Often eclipsed by Disney, Fleischer Studios made a name for themselves, adapting comic characters like Popeye the Sailor and Superman in the early days of animation. Their most recognizable original character remains Betty Boop. However, her actual history has been muddied by misinformation online. PBS, the Public Broadcasting Service, admitted to publishing this information around six years ago.
Fleischer Studios, from Betty Boop to Superman
Despite Fleischer Studios not having as recognizable a name as some studios, they’ve affected the film industry immensely.
In addition to creating Betty Boop, they were responsible for the first animated adaptation of Superman in 1941. Another popular comic, Popeye the Sailor, and his cast exploded in more popularity thanks to the Fleischer series.
Anyone who’s walked into a vintage shop knows exactly who Betty Boop is. The big cheeks, red dress, and curly black hair are iconic Hollywood imagery.
However, outside of the screen, Betty Boop’s life has suffered several lawsuits and false claims.
PBS retracted their article claiming Baby Esther influenced the studio’s design
The misinformation in the PBS article was not new. In fact, the false information originated from a 1932 infringement lawsuit.
Actor Helen Kane claimed that Betty Boop was a caricature of her and her acting style. Max Fleischer asserted that the character was purely from the imagination of him and his team.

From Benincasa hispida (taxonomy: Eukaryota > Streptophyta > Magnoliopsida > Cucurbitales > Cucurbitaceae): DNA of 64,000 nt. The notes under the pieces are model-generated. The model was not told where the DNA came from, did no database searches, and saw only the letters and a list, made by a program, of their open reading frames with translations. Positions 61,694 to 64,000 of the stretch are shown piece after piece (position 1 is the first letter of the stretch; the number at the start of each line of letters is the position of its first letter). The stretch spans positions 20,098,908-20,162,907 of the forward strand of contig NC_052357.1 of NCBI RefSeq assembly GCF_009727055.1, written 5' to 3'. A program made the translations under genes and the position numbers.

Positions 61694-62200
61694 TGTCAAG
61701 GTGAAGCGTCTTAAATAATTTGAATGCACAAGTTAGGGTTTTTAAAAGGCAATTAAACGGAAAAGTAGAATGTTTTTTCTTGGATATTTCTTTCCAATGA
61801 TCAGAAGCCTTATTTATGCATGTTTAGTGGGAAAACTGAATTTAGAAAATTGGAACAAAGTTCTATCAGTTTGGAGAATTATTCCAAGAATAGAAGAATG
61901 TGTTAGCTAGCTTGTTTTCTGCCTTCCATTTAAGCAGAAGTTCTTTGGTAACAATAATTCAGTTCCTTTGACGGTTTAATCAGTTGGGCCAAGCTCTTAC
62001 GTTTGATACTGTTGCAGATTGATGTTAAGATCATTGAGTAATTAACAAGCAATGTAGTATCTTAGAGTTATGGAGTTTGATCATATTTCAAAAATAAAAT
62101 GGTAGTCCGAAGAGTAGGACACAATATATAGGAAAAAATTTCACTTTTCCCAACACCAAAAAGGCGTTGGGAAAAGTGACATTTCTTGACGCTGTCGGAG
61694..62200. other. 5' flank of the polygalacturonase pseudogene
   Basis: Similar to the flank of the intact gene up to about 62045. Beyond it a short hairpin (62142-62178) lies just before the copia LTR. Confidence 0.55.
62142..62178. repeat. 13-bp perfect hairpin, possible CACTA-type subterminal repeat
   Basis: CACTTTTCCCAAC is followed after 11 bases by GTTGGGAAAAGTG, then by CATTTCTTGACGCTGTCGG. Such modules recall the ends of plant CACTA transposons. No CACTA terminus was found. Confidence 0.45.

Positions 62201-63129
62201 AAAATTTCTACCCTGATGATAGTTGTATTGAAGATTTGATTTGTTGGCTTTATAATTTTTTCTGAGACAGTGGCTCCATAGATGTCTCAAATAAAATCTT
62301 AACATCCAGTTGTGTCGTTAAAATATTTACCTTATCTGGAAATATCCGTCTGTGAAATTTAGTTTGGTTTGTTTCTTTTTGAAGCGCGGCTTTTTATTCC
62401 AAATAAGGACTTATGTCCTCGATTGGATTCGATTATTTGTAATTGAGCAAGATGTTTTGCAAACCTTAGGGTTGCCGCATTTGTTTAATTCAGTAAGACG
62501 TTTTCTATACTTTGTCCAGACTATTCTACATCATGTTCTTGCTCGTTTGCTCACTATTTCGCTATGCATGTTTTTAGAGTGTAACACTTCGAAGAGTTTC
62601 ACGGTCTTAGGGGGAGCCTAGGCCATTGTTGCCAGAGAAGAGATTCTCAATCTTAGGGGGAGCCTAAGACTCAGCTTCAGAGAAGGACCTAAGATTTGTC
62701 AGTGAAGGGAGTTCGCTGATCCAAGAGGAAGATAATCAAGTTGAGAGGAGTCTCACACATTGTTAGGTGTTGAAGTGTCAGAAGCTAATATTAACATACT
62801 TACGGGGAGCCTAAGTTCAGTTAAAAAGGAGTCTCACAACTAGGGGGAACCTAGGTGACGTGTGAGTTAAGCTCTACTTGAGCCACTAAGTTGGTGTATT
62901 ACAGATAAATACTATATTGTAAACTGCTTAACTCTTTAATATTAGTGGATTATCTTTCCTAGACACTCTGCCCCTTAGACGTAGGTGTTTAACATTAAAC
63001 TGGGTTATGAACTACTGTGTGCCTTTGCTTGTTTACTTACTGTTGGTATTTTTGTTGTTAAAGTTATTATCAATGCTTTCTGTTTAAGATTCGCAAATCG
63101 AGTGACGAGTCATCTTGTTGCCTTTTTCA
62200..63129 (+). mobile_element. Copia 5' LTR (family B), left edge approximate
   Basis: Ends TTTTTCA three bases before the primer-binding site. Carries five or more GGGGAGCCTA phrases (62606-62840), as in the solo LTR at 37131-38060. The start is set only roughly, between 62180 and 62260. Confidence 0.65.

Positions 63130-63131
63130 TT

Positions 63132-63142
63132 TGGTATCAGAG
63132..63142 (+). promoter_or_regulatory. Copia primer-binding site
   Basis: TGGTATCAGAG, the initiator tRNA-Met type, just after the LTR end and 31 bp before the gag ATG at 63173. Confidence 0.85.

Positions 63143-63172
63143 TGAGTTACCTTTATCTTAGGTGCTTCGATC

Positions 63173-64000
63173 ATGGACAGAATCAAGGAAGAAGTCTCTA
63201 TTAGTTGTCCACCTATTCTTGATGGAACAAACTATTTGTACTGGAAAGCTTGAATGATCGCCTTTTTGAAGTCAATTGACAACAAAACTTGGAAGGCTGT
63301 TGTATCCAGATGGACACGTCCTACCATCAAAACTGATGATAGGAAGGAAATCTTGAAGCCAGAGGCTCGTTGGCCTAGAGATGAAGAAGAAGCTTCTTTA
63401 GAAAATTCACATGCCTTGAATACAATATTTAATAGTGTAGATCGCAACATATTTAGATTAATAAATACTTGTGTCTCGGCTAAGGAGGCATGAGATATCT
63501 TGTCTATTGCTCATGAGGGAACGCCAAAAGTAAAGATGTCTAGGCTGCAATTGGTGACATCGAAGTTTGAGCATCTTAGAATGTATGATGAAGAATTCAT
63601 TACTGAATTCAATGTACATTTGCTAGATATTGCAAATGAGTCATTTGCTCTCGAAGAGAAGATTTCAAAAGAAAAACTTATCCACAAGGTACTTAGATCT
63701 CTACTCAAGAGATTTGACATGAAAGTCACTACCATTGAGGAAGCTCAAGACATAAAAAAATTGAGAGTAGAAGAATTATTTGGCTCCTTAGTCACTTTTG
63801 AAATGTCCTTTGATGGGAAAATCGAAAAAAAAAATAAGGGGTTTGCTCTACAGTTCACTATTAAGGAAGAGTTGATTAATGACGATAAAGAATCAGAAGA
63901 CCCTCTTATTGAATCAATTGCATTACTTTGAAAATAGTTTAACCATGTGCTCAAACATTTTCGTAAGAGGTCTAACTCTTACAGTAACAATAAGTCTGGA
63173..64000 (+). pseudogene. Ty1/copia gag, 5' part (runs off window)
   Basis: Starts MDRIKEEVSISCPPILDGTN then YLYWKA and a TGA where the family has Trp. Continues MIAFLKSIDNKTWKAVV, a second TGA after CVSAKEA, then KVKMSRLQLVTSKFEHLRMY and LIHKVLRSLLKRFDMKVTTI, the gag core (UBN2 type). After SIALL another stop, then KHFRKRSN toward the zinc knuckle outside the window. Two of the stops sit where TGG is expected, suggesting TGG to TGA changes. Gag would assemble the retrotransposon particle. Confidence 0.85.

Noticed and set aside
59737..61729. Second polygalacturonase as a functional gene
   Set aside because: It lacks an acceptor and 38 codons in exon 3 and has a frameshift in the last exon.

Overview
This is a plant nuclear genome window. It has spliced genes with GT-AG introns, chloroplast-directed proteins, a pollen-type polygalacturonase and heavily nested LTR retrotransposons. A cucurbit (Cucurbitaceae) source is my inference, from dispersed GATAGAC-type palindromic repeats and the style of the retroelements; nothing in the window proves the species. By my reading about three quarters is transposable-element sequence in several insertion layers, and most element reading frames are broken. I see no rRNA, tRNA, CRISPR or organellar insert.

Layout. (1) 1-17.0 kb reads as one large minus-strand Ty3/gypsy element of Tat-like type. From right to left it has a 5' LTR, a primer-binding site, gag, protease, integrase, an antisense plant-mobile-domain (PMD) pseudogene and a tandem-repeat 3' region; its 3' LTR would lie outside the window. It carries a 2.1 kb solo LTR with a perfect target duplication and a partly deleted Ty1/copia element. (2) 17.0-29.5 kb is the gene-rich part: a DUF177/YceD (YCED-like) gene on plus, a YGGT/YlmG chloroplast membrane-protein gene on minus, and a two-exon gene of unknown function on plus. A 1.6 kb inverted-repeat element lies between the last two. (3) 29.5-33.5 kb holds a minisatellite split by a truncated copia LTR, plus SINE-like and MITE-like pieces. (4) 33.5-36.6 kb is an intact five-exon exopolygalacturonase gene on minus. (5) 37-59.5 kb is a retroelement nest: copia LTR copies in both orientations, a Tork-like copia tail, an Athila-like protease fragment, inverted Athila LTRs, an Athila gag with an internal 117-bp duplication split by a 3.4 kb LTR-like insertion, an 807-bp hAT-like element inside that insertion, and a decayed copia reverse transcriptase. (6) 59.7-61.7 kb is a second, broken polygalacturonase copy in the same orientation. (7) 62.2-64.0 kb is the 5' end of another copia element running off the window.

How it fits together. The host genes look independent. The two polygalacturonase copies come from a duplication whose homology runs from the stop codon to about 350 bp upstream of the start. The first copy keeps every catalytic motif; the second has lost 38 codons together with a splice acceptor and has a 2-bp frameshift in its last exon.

During the lawsuit, African-American performer “Baby” Esther Jones was cited as having a similar style to Kane. The case favored Fleischer as Kane could not provide enough evidence, nor did the “baby” acting style originate from her.
Jones’s involvement led to the false claim that Betty Boop was based on the performer.
Cartoon Brew confirmed that “PBS…has issued an in-depth mea culpa acknowledging that they misled the public by falsely claiming that the Fleischer Studios character Betty Boop was based on a Black child performer named Esther Jones.”
The news site noted how PBS’s status as a trusted source led to the false story “spreading like wildfire.”
PBS took six years to retract the article
Historians refuted the PBS article, but the article and misinformation continued to spread.
Cartoon Brew goes on to report that PBS admitted “that it did not follow established protocol to retract the story in a timely manner since the PBS Digital team that produced the piece believed it to be “promotional copy, not journalism.”
The real reason comes from the grandson of Max Fleischer, the co-founder of the studio. In a letter, he confronted PBS about the misinformation.
It was only after this that PBS removed the article. While Fleischer Studios had titles like Popeye the Sailor and Superman under their belts, the history of their films and characters are not as closely scrutinized.
Honoring lesser-known Black figures in history remain important, but creating false narratives only leads to issues down the road. While Esther Jones may have been important in developing the style Betty Boop drew from, she did not directly influence the character.
Unfortunately, as the creation myth has long cycled around the internet, the correct information will likely have difficulty bubbling to the surface.
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